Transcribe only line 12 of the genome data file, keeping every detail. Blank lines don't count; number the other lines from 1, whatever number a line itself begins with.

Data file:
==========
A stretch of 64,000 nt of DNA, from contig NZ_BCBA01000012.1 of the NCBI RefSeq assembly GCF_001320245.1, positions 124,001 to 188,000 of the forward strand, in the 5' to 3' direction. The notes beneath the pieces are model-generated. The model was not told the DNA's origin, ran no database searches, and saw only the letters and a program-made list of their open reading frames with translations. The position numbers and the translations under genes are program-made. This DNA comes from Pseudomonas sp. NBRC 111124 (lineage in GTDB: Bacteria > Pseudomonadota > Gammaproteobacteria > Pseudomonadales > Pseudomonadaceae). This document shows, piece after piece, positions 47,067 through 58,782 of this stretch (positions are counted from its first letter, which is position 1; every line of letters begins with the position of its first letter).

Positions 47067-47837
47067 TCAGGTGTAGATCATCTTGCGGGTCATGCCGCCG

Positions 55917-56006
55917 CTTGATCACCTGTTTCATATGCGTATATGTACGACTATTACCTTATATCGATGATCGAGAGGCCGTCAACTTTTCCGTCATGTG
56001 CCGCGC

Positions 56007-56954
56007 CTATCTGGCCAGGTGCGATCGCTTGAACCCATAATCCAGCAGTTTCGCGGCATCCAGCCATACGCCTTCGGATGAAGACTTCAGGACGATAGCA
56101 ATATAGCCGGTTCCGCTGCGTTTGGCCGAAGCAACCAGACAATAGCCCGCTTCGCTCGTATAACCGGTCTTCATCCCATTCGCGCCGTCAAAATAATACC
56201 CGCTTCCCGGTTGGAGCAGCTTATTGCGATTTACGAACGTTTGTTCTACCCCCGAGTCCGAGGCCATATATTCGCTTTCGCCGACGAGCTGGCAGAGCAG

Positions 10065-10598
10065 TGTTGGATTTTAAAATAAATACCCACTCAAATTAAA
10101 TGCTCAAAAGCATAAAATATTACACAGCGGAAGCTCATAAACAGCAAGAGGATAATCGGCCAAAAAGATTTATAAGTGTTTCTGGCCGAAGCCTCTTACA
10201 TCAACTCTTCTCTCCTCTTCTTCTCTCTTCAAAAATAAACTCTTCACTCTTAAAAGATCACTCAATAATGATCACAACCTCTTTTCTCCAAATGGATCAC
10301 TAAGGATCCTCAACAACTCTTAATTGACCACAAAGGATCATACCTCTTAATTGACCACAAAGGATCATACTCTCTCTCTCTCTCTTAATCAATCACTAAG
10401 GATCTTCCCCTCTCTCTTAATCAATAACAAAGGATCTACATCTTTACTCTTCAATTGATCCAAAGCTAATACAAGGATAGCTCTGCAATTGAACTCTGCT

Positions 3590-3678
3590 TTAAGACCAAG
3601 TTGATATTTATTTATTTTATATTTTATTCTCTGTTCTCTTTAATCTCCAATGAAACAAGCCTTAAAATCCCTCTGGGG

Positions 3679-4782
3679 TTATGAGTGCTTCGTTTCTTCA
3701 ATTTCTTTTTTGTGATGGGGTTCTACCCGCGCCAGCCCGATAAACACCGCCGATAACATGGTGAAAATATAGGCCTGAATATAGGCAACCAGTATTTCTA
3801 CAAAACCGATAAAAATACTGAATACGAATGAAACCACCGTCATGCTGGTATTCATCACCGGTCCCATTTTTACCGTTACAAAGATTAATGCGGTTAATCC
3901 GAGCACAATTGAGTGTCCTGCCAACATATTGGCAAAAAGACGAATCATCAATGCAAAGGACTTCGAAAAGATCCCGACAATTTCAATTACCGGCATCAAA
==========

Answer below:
10065 TGTTGGATTTTAAAATAAATACCCACTCAAATTAAA